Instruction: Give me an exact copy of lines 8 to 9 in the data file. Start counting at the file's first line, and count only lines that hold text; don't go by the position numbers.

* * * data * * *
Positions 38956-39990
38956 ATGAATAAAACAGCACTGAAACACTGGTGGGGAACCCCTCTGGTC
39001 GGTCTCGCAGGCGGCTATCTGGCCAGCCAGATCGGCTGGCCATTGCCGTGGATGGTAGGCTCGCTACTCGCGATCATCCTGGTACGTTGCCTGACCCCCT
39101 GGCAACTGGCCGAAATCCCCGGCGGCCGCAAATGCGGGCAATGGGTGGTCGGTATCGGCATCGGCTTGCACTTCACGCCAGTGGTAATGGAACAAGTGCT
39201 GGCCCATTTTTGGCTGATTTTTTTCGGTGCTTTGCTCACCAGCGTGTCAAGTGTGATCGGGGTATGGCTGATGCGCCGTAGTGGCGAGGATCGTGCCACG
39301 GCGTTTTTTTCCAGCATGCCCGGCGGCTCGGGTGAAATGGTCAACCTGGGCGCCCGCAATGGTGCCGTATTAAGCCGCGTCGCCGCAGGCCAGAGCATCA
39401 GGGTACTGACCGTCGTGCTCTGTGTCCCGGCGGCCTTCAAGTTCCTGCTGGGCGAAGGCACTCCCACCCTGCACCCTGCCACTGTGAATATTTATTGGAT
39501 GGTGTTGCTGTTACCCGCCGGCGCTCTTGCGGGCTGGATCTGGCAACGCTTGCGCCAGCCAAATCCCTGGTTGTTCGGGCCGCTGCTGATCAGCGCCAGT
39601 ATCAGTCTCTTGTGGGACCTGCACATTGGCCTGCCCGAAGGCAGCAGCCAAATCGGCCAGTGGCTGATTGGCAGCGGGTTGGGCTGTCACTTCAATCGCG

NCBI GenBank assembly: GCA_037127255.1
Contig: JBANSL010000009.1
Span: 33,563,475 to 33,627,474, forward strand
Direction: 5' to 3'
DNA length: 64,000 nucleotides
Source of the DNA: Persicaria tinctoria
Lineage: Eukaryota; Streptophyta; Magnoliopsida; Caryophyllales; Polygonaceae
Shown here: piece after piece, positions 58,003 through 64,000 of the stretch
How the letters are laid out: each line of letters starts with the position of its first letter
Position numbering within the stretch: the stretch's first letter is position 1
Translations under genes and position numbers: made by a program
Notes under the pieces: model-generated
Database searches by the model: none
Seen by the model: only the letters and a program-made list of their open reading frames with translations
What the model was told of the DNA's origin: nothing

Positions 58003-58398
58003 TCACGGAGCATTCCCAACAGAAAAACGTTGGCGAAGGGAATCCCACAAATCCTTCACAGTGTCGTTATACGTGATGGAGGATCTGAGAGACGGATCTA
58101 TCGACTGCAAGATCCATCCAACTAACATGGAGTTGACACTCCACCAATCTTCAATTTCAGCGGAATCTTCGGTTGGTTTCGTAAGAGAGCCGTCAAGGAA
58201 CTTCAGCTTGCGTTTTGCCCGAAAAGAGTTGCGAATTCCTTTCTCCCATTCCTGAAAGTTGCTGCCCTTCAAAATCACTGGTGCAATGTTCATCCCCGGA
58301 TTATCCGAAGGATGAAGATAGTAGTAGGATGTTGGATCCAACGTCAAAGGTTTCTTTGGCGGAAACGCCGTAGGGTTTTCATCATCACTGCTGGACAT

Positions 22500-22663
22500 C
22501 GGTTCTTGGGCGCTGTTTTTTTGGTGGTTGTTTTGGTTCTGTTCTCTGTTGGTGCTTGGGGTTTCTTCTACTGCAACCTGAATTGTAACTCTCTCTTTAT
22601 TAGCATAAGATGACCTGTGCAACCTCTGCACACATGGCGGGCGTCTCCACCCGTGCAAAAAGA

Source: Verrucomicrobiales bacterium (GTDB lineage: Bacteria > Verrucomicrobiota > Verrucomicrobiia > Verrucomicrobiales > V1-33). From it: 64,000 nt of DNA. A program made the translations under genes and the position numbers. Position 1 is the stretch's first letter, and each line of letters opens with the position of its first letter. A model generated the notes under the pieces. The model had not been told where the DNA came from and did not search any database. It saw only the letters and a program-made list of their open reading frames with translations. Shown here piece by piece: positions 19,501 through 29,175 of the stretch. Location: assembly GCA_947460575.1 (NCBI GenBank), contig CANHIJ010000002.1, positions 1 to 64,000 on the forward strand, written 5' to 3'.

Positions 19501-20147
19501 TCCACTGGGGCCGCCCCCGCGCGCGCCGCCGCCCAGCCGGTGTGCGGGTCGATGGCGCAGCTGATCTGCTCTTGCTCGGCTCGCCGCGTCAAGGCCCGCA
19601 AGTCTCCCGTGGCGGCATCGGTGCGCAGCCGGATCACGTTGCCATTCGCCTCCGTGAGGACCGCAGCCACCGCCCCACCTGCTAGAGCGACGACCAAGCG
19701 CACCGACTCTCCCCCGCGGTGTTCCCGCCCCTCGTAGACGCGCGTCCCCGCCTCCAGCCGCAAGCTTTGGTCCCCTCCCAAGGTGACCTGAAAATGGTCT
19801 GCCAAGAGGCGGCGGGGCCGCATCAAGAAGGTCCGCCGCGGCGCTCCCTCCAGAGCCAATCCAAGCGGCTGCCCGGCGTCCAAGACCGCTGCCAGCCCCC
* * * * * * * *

39501 GGTGTTGCTGTTACCCGCCGGCGCTCTTGCGGGCTGGATCTGGCAACGCTTGCGCCAGCCAAATCCCTGGTTGTTCGGGCCGCTGCTGATCAGCGCCAGT
39601 ATCAGTCTCTTGTGGGACCTGCACATTGGCCTGCCCGAAGGCAGCAGCCAAATCGGCCAGTGGCTGATTGGCAGCGGGTTGGGCTGTCACTTCAATCGCG